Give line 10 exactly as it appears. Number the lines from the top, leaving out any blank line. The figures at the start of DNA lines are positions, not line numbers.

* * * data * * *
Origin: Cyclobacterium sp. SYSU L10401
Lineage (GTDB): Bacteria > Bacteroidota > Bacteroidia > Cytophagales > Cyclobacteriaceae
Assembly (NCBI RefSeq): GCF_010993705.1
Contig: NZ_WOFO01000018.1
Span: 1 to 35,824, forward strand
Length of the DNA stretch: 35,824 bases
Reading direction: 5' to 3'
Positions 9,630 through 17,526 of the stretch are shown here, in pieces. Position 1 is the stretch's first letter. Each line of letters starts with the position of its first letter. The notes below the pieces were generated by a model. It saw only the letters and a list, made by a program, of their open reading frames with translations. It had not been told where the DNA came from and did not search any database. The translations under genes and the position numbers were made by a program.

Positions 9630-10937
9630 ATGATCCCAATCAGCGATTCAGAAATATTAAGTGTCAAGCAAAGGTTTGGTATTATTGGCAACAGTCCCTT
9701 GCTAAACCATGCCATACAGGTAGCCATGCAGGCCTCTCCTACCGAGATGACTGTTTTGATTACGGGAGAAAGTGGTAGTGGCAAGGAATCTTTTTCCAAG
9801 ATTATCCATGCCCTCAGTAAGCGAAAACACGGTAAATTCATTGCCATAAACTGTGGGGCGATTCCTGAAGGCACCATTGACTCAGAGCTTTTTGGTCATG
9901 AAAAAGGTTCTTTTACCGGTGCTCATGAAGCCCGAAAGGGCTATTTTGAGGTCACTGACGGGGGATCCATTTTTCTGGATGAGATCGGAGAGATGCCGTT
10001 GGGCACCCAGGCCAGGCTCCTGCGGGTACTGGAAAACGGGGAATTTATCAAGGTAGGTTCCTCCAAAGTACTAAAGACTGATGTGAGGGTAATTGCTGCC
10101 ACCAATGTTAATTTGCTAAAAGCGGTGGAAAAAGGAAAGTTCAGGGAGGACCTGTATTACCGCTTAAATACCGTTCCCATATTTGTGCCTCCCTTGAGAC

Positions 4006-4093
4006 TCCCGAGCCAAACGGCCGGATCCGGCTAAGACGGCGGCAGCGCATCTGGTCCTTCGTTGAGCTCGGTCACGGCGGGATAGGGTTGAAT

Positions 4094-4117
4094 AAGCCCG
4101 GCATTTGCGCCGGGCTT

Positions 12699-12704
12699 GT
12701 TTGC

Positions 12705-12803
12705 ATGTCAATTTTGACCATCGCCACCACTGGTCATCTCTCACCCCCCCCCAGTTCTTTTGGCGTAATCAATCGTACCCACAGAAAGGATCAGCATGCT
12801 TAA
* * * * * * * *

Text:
9630 ATGATCCCAATCAGCGATTCAGAAATATTAAGTGTCAAGCAAAGGTTTGGTATTATTGGCAACAGTCCCTT